10 Great Anime Composers (& Where You’ve Heard Their Music)

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Anime opening and ending themes are often discussed at length, with there being some iconic ones over the years. However, a fact that is often overlooked is that anime soundtrack music, playing during scenes to capture and enhance the moment, is critical to the success of a series.

RELATED: 10 Unskippable Anime Openings In 2020 Anime, Ranked

There may be anime fans who don’t make an effort to listen out for the music, but the majority of people are more likely to appreciate a scene if its mood is appropriately supported by music that reflects and enhances whatever emotion the visuals are intending to portray. The men and women behind these soundtracks are always deserving of public praise for their work, with many of them contributing to some of the best anime series over the years.

10 Michiru Oshima Brought Masterful Music To The Original Fullmetal Alchemist And Little Witch Academia

little witch academia school, luna nova

Michiru Oshima is a Japanese composer who has contributed to a vast array movies, television, video games and anime over the years. She wrote an orchestral arrangement of a Zelda medley for the video game The Legend of Zelda: Twilight Princess, released on Wii and GameCube. Her anime contributions include the original Fullmetal Alchemist adaptation and Little Witch Academia, with the latter’s full soundtrack sounding like a Hollywood movie masterclass of orchestral music.

9 Taku Iwasaki Is Comfortable Mixing Up Genres, As Proven By The Gurren Lagann Soundtrack

Taku Iwasaki, a Japanese composer and arranger, has contributed to many well-known anime series over the years and has produced some outstanding soundtracks.

Gurren Lagann, Akame Ga Kill, Noragami and Soul Eater are but a few of the many anime that he composed music for. The Gurren Lagann soundtrack particularly stands out; it has heaps of different genres mixed and packed into it, from the obvious classical and jazz inspirations to some captivating rap like “Rap is a Man’s Soul.”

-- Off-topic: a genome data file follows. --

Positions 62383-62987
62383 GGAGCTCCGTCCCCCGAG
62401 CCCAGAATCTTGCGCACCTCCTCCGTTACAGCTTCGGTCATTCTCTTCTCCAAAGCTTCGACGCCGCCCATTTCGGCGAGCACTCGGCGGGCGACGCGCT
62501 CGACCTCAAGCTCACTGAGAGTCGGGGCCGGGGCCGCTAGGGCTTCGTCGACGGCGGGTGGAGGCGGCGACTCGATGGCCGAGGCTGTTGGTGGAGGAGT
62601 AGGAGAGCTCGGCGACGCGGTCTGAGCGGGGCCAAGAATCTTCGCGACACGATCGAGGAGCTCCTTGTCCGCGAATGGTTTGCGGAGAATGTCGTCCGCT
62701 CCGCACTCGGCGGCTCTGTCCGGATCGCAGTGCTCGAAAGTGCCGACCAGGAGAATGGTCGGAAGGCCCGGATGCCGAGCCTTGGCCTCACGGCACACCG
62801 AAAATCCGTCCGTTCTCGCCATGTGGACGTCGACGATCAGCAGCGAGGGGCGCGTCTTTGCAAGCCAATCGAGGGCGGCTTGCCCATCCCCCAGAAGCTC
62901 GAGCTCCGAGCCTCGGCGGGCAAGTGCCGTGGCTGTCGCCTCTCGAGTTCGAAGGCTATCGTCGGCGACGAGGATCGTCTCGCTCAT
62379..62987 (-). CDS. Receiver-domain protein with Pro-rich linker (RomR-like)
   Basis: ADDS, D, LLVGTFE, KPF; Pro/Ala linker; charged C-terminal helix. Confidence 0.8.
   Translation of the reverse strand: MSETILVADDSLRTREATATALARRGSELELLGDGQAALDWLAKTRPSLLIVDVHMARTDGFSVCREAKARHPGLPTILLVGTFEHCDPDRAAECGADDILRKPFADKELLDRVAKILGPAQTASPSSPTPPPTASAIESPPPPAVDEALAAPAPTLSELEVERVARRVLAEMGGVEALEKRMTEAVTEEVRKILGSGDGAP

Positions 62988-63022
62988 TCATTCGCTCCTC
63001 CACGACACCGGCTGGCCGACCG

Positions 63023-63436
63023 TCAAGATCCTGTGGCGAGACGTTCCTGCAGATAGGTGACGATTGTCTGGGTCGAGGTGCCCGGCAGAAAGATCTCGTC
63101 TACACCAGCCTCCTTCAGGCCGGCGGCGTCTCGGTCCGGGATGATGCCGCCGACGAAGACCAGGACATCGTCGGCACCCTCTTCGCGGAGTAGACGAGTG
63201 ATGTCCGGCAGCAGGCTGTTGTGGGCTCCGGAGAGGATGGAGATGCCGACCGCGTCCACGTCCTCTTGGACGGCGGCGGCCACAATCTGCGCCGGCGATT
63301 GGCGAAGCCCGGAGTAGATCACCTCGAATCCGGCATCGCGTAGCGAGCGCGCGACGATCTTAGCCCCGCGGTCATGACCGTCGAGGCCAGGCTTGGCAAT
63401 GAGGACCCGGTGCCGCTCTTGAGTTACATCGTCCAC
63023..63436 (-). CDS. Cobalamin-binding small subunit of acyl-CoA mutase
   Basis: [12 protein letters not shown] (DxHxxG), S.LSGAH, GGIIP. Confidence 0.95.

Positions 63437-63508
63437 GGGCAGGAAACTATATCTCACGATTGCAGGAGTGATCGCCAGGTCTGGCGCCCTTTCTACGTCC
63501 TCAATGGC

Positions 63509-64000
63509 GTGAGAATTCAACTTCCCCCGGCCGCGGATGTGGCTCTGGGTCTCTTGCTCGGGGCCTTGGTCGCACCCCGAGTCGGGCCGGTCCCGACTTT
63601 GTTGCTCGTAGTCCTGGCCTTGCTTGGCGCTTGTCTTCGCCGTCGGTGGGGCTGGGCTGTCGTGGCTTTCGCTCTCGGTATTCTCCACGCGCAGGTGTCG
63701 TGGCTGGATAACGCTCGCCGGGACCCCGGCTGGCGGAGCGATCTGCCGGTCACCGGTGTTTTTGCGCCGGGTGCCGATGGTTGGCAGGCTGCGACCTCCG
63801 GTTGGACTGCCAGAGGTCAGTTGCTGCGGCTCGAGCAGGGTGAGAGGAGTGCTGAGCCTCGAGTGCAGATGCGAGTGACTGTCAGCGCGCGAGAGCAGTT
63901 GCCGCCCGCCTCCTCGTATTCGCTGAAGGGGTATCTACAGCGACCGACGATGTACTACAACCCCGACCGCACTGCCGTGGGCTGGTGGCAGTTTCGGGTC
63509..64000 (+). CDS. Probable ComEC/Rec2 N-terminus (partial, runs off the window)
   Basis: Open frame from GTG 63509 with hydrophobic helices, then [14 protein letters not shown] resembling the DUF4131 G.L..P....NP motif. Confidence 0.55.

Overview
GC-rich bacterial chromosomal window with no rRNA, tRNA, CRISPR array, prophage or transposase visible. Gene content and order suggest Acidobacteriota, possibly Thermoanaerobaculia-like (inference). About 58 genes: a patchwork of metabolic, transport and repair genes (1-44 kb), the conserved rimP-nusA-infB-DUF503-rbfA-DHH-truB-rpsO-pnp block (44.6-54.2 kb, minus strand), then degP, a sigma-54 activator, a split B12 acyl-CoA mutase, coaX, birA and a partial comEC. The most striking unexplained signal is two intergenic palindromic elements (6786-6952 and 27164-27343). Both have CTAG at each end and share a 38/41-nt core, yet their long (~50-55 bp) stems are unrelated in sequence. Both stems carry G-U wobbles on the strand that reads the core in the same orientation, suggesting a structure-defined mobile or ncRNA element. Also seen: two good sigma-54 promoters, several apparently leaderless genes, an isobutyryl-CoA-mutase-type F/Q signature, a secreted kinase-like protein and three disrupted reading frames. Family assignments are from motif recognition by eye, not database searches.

8 Shiro Sagisu’s Contributions To Evangelion Are Legendary

The End Of Evangelion Shinji

Shiro Sagisu is a music producer and composer whose career spans over 45 years, dating back to the early ’70s. He is best known for award-winning music contributions to Neon Genesis Evangelion, but he has also contributed soundtracks for Berserk, Black Bullet, and Bleach, among several others.

RELATED: 5 Saddest Musical Themes In Neon Genesis Evangelion (& 5 Happiest)

In regards to his producing role, he’s renowned for his work with choirs, and this experience is relevant to and present in his anime soundtracks, with multiple examples in the movie Evangelion: 2.0 You Can (Not) Advance alone.

7 Kevin Penkin Is Young For An Established Composer But Is Already Making Waves

Made In Abyss Netflix

Kevin Penkin is an Australian composer for both video games and anime. Born in 1992, he’s still relatively new to the anime industry but he’s already won the award for best score for both Made in Abyss and Tower of God at the Crunchyroll Anime Awards.

He has also contributed some extremely emotional music to The Rising Of The Shield Hero, and recently confirmed that he’d be composing the music for an episode of the upcoming Disney+ short animated series Star Wars Visions.

6 Jun Maeda’s Majestic Compositions Complement Angel Beats And Clannad Beautifully

Tomoya, Nagisa, and Ushio Okazaki Clannad After Story

Jun Maeda, the co-founder of the visual novel studio Key, is considered a pioneer for visual novels. Having well-rounded skills within anime creation, he would also go on to contribute and write music for anime like Clannad and Angel Beats.